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Civil-Comp Proceedings
ISSN 1759-3433
CCP: 110
Edited by: J. Pombo
Paper 66

The Potential for Using Big Data Analytics to Predict Safety Risks by Analysing Rail Accidents

H.J. Parkinson1 and G. Bamford2

1Rail System Engineering Limited, Lancaster, United Kingdom
2NTTX Advisory Limited, Warrington, United Kingdom

Full Bibliographic Reference for this paper
H.J. Parkinson, G. Bamford, "The Potential for Using Big Data Analytics to Predict Safety Risks by Analysing Rail Accidents", in J. Pombo, (Editor), "Proceedings of the Third International Conference on Railway Technology: Research, Development and Maintenance", Civil-Comp Press, Stirlingshire, UK, Paper 66, 2016. doi:10.4203/ccp.110.66
Keywords: big data, analytics, railway safety, risk assessment, accident analysis.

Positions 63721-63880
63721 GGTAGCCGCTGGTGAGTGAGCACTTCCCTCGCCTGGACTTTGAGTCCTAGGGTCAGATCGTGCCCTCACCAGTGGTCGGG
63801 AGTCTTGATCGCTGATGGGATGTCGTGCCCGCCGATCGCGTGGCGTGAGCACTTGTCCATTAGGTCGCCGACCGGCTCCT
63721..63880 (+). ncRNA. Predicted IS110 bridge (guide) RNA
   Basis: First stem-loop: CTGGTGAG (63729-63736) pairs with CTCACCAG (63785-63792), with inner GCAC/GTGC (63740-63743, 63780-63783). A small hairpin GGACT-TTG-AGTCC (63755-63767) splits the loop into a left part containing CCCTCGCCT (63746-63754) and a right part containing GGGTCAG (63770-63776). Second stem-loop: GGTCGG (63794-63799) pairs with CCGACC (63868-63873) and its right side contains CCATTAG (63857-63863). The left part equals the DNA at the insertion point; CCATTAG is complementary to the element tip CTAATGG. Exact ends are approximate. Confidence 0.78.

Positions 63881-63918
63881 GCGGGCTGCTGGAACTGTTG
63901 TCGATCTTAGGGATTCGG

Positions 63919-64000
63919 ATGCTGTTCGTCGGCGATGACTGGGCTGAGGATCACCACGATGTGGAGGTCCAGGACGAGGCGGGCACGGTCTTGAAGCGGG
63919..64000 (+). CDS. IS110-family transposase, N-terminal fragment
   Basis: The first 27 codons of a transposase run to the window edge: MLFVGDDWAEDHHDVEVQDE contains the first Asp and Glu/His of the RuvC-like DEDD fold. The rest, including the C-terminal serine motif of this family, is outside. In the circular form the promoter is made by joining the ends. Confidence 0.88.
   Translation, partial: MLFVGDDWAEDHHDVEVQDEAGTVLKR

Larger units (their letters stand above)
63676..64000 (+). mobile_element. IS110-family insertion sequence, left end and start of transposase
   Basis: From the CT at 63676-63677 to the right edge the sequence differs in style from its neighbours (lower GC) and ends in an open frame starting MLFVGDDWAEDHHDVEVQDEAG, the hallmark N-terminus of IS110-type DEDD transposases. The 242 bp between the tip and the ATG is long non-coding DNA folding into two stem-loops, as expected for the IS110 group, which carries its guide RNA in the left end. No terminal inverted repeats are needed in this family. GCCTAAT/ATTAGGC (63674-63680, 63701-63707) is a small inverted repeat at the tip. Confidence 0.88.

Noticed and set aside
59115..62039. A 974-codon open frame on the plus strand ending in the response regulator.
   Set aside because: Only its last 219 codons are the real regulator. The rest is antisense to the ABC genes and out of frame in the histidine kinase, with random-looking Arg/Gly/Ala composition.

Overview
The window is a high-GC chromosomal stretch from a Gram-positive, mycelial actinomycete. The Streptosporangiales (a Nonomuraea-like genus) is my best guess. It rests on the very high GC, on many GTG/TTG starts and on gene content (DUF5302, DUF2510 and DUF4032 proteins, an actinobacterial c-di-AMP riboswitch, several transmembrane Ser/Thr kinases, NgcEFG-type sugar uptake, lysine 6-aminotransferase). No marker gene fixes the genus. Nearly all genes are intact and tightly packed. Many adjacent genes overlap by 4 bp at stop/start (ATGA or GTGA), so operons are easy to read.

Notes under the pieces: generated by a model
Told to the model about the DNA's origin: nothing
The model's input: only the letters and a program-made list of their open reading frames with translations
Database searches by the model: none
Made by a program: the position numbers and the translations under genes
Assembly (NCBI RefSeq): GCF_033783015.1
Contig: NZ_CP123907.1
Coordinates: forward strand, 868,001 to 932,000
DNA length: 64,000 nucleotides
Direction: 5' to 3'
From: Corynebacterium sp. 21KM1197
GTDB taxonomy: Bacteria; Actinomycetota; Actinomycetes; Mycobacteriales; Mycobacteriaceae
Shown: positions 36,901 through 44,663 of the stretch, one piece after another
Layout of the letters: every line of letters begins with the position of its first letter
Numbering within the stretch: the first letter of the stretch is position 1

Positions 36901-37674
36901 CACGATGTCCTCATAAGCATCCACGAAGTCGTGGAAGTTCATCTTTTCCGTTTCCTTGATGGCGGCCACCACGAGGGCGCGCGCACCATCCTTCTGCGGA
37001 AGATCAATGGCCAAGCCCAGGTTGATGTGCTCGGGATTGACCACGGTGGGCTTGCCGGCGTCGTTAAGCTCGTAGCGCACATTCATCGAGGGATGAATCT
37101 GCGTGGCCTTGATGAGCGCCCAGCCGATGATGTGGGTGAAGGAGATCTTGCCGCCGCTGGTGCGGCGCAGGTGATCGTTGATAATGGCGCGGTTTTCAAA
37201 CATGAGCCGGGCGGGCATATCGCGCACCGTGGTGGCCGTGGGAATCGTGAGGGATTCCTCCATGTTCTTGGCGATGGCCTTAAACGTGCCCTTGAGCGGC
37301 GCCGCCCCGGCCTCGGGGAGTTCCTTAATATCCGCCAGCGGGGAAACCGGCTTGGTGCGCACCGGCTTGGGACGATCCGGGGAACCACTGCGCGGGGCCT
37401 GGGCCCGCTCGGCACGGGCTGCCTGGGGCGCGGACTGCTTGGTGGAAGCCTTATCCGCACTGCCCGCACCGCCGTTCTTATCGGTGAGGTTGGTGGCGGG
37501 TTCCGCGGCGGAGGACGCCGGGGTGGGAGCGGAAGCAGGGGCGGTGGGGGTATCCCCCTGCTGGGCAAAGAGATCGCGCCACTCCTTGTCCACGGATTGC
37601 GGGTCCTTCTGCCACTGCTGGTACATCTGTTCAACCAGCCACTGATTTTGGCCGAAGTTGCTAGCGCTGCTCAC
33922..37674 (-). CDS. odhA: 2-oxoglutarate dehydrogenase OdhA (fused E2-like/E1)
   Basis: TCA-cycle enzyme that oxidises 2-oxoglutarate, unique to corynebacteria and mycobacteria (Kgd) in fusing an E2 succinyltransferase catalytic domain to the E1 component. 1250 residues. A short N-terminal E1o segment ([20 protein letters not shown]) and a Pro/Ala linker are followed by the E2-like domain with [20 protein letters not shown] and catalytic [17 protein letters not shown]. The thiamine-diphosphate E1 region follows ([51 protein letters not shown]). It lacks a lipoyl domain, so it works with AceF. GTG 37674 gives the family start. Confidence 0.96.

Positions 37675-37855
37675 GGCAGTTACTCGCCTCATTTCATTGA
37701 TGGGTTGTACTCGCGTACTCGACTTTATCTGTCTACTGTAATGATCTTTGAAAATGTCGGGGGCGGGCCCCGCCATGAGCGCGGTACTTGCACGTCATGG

We are currently going through an unprecedented era of digital transformation. This change includes everything from the Internet of Things (IoT) through Big Data (BD) to new analytical approaches (Analytics) to analysing business and personal needs. The rail industry in particular is a focus for digital transformation through passenger and infrastructure related initiatives. Digital transformation will fundamentally change the way the industry works particularly in regard to risk assessment and safety. With modern powerful computing and the explosion in data availability, from ever expanding sources, there should be opportunities to use a BD approach to flag up high risk scenarios on the railway before accidents occur. In this paper, an understanding of BD as it applies to railway safety management has been developed in terms of the 5V (Volume, Velocity, Variety, Veracity and Value) model. An enterprise data taxonomy (EDT) has also been suggested as a way of bounding safety data items. Three major accidents have been reviewed and assessed to understand what the high level causation was due to. Each of the causes was then linked, using the EDT, to sources of data that may have highlighted the risk of the hazard together with its potential to propagate into a railway accident. The data sources have been evaluated according to the 5V model and assessed for their respective 'BDness' to provide a score that can then be interpreted as the potential for big data analytics (BDA). The analysis of the accidents has shown that BD could potentially help in mitigating accidents where the causes are systematic and complex in nature. An enhanced ELBowTie methodology has been introduced to provide a mechanism for feeding BD into safety risk assessments. This methodology will also provide a means for linking real time data updates into the ELBowTie thus enabling a risk dashboard to be envisaged. The deliverables from the research presented in this paper therefore lead to a greater understanding of BD and the methods (analytics) that are needed to make improvements to railway safety.

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